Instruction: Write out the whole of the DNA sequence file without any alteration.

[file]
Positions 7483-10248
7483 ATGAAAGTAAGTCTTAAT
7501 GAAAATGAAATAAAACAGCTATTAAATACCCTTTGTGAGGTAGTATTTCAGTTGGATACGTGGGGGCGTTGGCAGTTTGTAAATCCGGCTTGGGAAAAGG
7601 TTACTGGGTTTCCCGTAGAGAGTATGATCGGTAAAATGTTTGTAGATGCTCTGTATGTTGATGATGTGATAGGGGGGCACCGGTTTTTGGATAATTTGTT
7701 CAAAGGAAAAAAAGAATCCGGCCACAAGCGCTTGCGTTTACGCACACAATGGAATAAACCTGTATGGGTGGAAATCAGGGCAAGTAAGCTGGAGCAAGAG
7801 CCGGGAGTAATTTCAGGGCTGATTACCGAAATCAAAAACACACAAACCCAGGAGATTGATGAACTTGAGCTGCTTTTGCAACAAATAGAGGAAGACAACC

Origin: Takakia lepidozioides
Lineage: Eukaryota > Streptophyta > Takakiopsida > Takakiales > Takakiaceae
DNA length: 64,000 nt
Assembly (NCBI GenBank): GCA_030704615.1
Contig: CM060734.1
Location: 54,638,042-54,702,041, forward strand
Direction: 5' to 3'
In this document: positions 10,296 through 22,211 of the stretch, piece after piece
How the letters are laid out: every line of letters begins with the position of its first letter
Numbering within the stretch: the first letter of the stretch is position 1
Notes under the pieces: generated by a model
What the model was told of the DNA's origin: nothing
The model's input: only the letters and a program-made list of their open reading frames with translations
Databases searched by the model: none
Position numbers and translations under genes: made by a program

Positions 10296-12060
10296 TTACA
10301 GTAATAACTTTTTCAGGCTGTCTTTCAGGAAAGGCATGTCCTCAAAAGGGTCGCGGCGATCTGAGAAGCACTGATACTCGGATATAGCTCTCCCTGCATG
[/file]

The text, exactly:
Positions 7483-10248
7483 ATGAAAGTAAGTCTTAAT
7501 GAAAATGAAATAAAACAGCTATTAAATACCCTTTGTGAGGTAGTATTTCAGTTGGATACGTGGGGGCGTTGGCAGTTTGTAAATCCGGCTTGGGAAAAGG
7601 TTACTGGGTTTCCCGTAGAGAGTATGATCGGTAAAATGTTTGTAGATGCTCTGTATGTTGATGATGTGATAGGGGGGCACCGGTTTTTGGATAATTTGTT
7701 CAAAGGAAAAAAAGAATCCGGCCACAAGCGCTTGCGTTTACGCACACAATGGAATAAACCTGTATGGGTGGAAATCAGGGCAAGTAAGCTGGAGCAAGAG
7801 CCGGGAGTAATTTCAGGGCTGATTACCGAAATCAAAAACACACAAACCCAGGAGATTGATGAACTTGAGCTGCTTTTGCAACAAATAGAGGAAGACAACC

Origin: Takakia lepidozioides
Lineage: Eukaryota > Streptophyta > Takakiopsida > Takakiales > Takakiaceae
DNA length: 64,000 nt
Assembly (NCBI GenBank): GCA_030704615.1
Contig: CM060734.1
Location: 54,638,042-54,702,041, forward strand
Direction: 5' to 3'
In this document: positions 10,296 through 22,211 of the stretch, piece after piece
How the letters are laid out: every line of letters begins with the position of its first letter
Numbering within the stretch: the first letter of the stretch is position 1
Notes under the pieces: generated by a model
What the model was told of the DNA's origin: nothing
The model's input: only the letters and a program-made list of their open reading frames with translations
Databases searched by the model: none
Position numbers and translations under genes: made by a program

Positions 10296-12060
10296 TTACA
10301 GTAATAACTTTTTCAGGCTGTCTTTCAGGAAAGGCATGTCCTCAAAAGGGTCGCGGCGATCTGAGAAGCACTGATACTCGGATATAGCTCTCCCTGCATG